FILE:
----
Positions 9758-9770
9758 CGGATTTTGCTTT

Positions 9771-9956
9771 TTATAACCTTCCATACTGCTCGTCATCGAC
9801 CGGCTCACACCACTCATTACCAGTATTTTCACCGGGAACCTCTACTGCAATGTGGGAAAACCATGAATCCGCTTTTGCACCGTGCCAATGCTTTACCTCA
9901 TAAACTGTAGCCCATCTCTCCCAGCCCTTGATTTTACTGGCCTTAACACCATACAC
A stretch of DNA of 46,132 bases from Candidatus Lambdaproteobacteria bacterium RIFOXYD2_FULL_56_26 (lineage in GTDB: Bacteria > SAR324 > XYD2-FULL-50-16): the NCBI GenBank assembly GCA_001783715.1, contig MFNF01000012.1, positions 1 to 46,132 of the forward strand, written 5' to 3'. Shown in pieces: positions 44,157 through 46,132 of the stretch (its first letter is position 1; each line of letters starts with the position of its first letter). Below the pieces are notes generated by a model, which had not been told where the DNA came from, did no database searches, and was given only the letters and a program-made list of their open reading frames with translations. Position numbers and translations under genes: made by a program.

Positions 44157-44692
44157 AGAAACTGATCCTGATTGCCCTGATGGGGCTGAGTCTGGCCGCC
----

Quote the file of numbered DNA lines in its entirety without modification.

Positions 9758-9770
9758 CGGATTTTGCTTT

Positions 9771-9956
9771 TTATAACCTTCCATACTGCTCGTCATCGAC
9801 CGGCTCACACCACTCATTACCAGTATTTTCACCGGGAACCTCTACTGCAATGTGGGAAAACCATGAATCCGCTTTTGCACCGTGCCAATGCTTTACCTCA
9901 TAAACTGTAGCCCATCTCTCCCAGCCCTTGATTTTACTGGCCTTAACACCATACAC
A stretch of DNA of 46,132 bases from Candidatus Lambdaproteobacteria bacterium RIFOXYD2_FULL_56_26 (lineage in GTDB: Bacteria > SAR324 > XYD2-FULL-50-16): the NCBI GenBank assembly GCA_001783715.1, contig MFNF01000012.1, positions 1 to 46,132 of the forward strand, written 5' to 3'. Shown in pieces: positions 44,157 through 46,132 of the stretch (its first letter is position 1; each line of letters starts with the position of its first letter). Below the pieces are notes generated by a model, which had not been told where the DNA came from, did no database searches, and was given only the letters and a program-made list of their open reading frames with translations. Position numbers and translations under genes: made by a program.

Positions 44157-44692
44157 AGAAACTGATCCTGATTGCCCTGATGGGGCTGAGTCTGGCCGCC